After the First World War and a global pandemic, the 1920s saw a decade of economic, cultural and artistic dynamism which transformed the world. Could the 2020s see a repeat of the Roaring Twenties?
The world is coming out of a major pandemic, after years of economic and political turmoil. The United States has just had a presidential election where the winner ran on a message of “returning to normalcy”, promising a new era of more stable politics and economic growth. The year... is 1920.
In the US election of 1920, Warren G. Harding ran for President with the campaign slogan: “Return to normalcy”. After the chaos of the First World War, followed by the human and economic tragedy of the 1918-1919 Spanish Influenza pandemic, a political message of stability and “normalcy” resonated with voters. The exhausted population of 1920 would be forgiven for having viewed their future as bleak. But what happened in the subsequent decade was remarkable in how different it was from the preceding decade of conflict and pandemic. The 1920s saw unprecedented technological development, economic growth in the developed world and a creative explosion that still influences modern culture today. Perhaps the 2020s, following a decade of political turmoil and a serious pandemic, could be about to surprise everyone.
Mark Twain is credited with having said: “History may not repeat itself. But it rhymes.”
Future historians may come to view the 1920s and the 2020s as decades when history rhymed. In the year 1920 and in the year 2020, investors found themselves in the midst of a pandemic ravaged economy where activity (both economic and cultural) had been suppressed, where consumers had ‘pent up demand’ from higher savings due to forgone spending during a pandemic, and where technological developments were set to transform the world around them over the coming decade. When we look at the investment outlook for our investment funds, we cannot help but be optimistic about the likelihood that the 2020s will be a decade of growth and transformation.
Looking at the outlook for Dominion’s investment funds, we see that the market agrees with our outlook for the 2020s. Expected cash flows in our fund investments are predicted to grow substantially in the first three years of the decade, well ahead of growth in the global economy (see below). This growth will be driven by the structural growth trends (Global Trends) we invest in across the portfolios.
We are optimistic about the future for the global economy, but we have even higher conviction that the 2020s will be remembered as the ‘Roaring Twenties’ for the structural growth trends we invest in through our Funds at Dominion. Following is a commentary from the Dominion investment team on the investment outlook for each of the Global Trends Funds.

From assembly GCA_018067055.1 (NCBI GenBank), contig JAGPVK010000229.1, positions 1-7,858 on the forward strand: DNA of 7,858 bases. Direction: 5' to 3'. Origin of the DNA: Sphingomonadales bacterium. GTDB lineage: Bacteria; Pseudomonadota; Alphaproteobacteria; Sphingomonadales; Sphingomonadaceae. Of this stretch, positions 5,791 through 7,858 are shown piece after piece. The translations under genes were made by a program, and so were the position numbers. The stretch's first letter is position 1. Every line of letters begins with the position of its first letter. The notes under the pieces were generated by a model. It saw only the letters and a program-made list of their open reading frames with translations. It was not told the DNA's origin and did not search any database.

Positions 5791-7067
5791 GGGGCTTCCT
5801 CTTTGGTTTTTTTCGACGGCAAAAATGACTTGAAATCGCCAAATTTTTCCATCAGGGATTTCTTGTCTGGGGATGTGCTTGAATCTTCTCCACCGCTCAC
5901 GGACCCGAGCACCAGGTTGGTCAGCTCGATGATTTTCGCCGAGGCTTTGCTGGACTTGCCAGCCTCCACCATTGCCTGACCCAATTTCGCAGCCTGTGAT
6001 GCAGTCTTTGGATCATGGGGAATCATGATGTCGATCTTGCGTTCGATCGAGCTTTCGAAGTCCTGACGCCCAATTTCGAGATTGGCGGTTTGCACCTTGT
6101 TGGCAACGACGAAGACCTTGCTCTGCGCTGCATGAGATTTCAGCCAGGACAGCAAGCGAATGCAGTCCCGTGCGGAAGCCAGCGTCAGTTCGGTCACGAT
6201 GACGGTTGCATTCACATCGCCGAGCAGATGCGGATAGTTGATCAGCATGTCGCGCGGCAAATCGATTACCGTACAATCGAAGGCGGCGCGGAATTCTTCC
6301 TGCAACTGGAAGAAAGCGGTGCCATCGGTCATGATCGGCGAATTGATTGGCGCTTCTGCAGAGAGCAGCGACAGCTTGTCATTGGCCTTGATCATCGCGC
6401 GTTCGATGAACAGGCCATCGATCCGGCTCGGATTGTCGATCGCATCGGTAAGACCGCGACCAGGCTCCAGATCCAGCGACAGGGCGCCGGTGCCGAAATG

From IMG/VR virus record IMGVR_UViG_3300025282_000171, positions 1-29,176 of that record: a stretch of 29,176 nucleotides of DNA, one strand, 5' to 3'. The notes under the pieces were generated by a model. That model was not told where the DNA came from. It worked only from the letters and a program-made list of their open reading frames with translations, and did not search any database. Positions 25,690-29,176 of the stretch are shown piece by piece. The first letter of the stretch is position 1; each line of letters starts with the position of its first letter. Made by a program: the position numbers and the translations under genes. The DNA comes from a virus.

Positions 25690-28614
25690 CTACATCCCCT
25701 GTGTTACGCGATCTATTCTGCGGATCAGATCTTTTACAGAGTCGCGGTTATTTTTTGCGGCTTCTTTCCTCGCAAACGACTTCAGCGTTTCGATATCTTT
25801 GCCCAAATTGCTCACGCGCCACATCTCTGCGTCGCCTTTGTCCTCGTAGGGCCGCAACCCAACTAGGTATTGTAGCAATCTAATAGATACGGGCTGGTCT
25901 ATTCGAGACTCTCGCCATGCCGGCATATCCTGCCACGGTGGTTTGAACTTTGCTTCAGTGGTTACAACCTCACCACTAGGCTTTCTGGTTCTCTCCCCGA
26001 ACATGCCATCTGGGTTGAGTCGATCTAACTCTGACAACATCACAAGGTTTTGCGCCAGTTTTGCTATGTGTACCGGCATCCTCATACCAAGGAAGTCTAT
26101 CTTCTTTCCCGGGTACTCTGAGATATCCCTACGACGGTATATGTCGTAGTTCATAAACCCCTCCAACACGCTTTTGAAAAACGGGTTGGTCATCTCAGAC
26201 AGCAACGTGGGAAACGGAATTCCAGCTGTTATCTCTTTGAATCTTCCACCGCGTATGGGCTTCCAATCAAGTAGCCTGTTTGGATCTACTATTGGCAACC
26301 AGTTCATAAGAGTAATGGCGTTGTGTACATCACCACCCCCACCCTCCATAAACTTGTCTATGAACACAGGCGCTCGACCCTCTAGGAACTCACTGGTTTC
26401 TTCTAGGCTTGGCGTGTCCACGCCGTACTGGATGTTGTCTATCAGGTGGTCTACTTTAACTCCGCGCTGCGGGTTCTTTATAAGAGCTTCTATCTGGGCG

Ecommerce Fund – A fantastic year in 2020 and exciting outlook ahead
The lockdown of much of the world in response to the COVID-19 pandemic has forced lasting behavioural changes. Foremost among these has been a migration of millions of new users to digital platforms. This has driven a major acceleration in the Ecommerce trend, with years of future adoption of digital platforms happening in just a few months in 2020. What is often under-appreciated about this incredible change is that the shift of our personal and economic lives onto digital platforms is irrevocable. This transformational change has generated +29.3% returns for the Fund in 2020.
Growth of the digital economy, both in terms of its population and economic activity, does not stop when the COVID-19 pandemic is over. The gains of the Ecommerce businesses we invest in are permanent. US retail ecommerce sales, for example, are still forecast to grow by more than half over the next four years to more than $1 trillion.
The digital future for the developed world is happening now in China, the world’s largest ecommerce market at over $2 trillion in value. The Chinese ecommerce market is set to more than double in size by 2023, with ecommerce penetration moving above 60% of total retail. The question is not whether the rest of the world will look like China, but how quickly it will catch up.
The Ecommerce Fund, as a thought leader in the space, is well positioned to take advantage of this future growth. The average investment in the portfolio is predicted to grow its cash profits by +23% in 2021, followed by +25% and +18% in 2022 and 2023 respectively. The portfolio has positioned itself to also benefit from the ‘COVID recovery’, with one-fifth of the portfolio benefiting disproportionally from a resumption of more normal activities in 2021, while still benefiting from the long-term growth driven by the Ecommerce megatrend.
Managed Fund – COVID recovery and long-term growth themes will drive returns in 2021